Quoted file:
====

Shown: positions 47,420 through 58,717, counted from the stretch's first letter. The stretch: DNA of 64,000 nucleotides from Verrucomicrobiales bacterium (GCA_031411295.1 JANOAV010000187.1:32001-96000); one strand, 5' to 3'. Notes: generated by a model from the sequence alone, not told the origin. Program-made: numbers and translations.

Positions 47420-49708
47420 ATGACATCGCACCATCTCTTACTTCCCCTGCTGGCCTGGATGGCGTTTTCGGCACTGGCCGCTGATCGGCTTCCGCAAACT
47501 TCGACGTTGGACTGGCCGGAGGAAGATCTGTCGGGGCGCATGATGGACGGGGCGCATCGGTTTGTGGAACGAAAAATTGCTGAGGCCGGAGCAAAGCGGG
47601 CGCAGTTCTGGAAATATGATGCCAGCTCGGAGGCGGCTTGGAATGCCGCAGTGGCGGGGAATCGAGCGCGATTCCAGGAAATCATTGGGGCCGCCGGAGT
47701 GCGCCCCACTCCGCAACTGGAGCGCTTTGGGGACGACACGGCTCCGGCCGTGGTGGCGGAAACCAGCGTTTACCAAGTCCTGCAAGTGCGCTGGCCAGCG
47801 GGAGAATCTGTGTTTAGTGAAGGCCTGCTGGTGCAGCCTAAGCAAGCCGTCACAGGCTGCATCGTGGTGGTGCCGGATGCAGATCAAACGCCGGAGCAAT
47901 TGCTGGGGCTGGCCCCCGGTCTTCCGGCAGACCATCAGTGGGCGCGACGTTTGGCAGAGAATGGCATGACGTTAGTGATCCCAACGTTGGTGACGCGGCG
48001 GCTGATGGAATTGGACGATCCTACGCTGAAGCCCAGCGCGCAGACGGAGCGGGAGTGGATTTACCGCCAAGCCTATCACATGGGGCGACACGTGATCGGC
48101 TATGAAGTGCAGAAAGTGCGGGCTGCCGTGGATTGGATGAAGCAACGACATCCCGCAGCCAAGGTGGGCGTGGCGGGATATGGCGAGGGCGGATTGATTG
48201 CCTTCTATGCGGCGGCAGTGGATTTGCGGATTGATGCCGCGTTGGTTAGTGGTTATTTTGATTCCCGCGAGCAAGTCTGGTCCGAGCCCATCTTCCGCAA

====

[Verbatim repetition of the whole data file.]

Shown: positions 47,420 through 58,717, counted from the stretch's first letter. The stretch: DNA of 64,000 nucleotides from Verrucomicrobiales bacterium (GCA_031411295.1 JANOAV010000187.1:32001-96000); one strand, 5' to 3'. Notes: generated by a model from the sequence alone, not told the origin. Program-made: numbers and translations.

Positions 47420-49708
47420 ATGACATCGCACCATCTCTTACTTCCCCTGCTGGCCTGGATGGCGTTTTCGGCACTGGCCGCTGATCGGCTTCCGCAAACT
47501 TCGACGTTGGACTGGCCGGAGGAAGATCTGTCGGGGCGCATGATGGACGGGGCGCATCGGTTTGTGGAACGAAAAATTGCTGAGGCCGGAGCAAAGCGGG
47601 CGCAGTTCTGGAAATATGATGCCAGCTCGGAGGCGGCTTGGAATGCCGCAGTGGCGGGGAATCGAGCGCGATTCCAGGAAATCATTGGGGCCGCCGGAGT
47701 GCGCCCCACTCCGCAACTGGAGCGCTTTGGGGACGACACGGCTCCGGCCGTGGTGGCGGAAACCAGCGTTTACCAAGTCCTGCAAGTGCGCTGGCCAGCG
47801 GGAGAATCTGTGTTTAGTGAAGGCCTGCTGGTGCAGCCTAAGCAAGCCGTCACAGGCTGCATCGTGGTGGTGCCGGATGCAGATCAAACGCCGGAGCAAT
47901 TGCTGGGGCTGGCCCCCGGTCTTCCGGCAGACCATCAGTGGGCGCGACGTTTGGCAGAGAATGGCATGACGTTAGTGATCCCAACGTTGGTGACGCGGCG
48001 GCTGATGGAATTGGACGATCCTACGCTGAAGCCCAGCGCGCAGACGGAGCGGGAGTGGATTTACCGCCAAGCCTATCACATGGGGCGACACGTGATCGGC
48101 TATGAAGTGCAGAAAGTGCGGGCTGCCGTGGATTGGATGAAGCAACGACATCCCGCAGCCAAGGTGGGCGTGGCGGGATATGGCGAGGGCGGATTGATTG
48201 CCTTCTATGCGGCGGCAGTGGATTTGCGGATTGATGCCGCGTTGGTTAGTGGTTATTTTGATTCCCGCGAGCAAGTCTGGTCCGAGCCCATCTTCCGCAA